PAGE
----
Let the Teachers teach!

art schools

“All schools should be art schools”, say these posters. Perhaps that would help broaden the highly restricted curriculum which many schools now offer.

I looked with interest at the proposals by the Labour Party to add VAT on to the school fees at private schools and use the money raised to fund free school meals for all at schools in the state sector up to the age of 11. The way they would do this is seriously flawed and shows as usual that they are simply unable to add up (or subtract for that matter!) It is based on the assumption that after adding on the VAT everyone would continue the school fees at the increased level. I think that is highly unlikely. I suspect that the addition would push many over the edge and bring pupils back into the state sector. That may be a good objective but it would need paying for and would eat into much of the gains from VAT impositions.

But the principle is right. Children cannot concentrate if they are hungry. Too many children do not get an adequate breakfast (or indeed any breakfast) and too many do not get a decent meal at lunch time. That is why the Lib Dems were right in Government to ensure that all up to the age of seven get a decent midday meal.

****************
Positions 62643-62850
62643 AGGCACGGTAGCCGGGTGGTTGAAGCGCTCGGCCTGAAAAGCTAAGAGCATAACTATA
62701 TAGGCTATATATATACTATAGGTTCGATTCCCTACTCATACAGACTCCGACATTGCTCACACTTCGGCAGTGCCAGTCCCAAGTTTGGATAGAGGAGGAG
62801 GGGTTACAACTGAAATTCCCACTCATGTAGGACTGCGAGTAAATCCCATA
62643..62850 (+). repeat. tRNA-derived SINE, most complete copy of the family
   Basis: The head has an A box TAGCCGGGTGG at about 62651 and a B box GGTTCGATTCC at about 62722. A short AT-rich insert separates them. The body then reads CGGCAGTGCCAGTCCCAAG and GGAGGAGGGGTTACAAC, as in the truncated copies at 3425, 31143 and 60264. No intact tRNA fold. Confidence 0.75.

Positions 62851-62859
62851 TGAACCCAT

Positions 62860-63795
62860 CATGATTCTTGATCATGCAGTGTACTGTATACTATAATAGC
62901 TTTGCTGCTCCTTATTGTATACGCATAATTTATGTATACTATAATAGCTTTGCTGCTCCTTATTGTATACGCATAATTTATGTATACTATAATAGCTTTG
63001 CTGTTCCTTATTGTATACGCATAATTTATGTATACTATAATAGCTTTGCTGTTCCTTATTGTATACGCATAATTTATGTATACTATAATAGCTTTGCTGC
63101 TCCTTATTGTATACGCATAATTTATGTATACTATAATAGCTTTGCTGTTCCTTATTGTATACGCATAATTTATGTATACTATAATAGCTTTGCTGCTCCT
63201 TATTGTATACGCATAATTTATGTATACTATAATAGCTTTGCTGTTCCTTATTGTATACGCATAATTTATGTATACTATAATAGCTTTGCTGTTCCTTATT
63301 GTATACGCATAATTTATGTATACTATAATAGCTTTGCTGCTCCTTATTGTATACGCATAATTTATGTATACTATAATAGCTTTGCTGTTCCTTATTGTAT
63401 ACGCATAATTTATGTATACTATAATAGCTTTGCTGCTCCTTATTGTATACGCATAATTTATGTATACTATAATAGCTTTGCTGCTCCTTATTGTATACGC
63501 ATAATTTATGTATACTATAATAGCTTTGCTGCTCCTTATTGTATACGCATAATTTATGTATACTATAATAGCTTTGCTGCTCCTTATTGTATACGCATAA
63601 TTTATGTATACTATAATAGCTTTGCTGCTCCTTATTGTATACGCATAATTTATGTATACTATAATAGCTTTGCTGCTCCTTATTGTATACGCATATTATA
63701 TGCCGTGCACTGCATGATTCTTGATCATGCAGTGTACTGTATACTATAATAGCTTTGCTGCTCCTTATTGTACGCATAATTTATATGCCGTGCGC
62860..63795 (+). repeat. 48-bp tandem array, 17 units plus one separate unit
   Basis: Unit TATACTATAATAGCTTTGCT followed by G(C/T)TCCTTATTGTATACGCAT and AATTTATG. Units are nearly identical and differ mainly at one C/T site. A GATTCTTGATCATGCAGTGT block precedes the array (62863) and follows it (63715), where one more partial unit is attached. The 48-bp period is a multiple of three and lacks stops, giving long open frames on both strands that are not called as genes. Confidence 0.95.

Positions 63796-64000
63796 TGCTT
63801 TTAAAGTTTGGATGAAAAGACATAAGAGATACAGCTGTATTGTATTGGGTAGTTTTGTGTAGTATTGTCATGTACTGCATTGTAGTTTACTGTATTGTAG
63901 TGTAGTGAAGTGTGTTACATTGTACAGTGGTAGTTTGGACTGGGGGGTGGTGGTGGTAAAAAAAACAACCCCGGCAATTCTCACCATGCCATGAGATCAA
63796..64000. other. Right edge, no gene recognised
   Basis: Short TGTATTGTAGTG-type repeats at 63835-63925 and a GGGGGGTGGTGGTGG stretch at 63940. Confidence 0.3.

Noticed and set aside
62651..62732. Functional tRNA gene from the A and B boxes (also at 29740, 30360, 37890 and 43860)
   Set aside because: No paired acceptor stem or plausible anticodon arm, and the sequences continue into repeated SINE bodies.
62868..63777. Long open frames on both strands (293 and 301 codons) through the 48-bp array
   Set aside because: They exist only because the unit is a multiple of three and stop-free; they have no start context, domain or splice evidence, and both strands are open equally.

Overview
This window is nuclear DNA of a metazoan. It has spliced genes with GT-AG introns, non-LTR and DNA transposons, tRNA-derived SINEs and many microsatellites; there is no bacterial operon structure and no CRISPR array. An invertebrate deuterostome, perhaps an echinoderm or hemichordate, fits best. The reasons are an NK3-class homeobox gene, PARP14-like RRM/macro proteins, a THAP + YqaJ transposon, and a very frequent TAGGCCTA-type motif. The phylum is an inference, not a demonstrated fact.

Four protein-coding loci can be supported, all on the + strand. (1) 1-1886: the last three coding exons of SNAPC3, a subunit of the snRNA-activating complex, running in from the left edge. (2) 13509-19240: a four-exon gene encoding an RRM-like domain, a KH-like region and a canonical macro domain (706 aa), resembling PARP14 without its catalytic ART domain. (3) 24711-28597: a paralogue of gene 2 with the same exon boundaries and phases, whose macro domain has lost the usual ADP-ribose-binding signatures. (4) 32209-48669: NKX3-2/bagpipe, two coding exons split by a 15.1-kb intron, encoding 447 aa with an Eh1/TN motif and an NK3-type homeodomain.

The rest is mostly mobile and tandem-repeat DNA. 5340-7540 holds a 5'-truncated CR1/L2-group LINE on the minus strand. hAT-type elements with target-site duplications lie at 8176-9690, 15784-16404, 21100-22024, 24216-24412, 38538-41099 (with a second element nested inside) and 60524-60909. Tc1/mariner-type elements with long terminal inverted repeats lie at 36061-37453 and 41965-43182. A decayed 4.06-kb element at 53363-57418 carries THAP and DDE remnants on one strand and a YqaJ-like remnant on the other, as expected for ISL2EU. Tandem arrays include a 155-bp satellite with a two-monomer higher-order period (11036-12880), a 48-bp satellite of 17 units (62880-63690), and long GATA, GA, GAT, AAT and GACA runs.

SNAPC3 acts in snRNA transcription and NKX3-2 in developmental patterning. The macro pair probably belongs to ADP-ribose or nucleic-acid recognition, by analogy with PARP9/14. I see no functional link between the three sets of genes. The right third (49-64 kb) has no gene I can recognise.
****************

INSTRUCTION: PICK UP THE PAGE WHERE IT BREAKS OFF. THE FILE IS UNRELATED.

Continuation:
Not only is this good for educational reasons but also good for health reasons. Too many of the children who take in packed lunches take in sugar and salt laden rubbish. It is a major cause of the childhood obesity problem and having at least one balanced salt and sugar minimised meal a day is a good way of dealing with this problem.

Of course lack of money is not the only reason children do not get fed properly in the morning. As I sit in my window in the morning I can always tell what time it is in the pre – 09.00 school rush by watching who goes past at what time! It’s always the same parents throwing themselves up the road 10 seconds before the school door closes! Being prepared and thinking through the needs of their children for proper nourishment just does not seem to happen in some families.

But thoughts about food and education have led me increasingly to ask a basic question. What is education for? It seems to me that we have a major problem in our society with too much of the school curriculum geared not for education but exam passing. Indeed some of our schools seem to have become soulless exam factories rather than academies, in the widest sense of the term, for learning.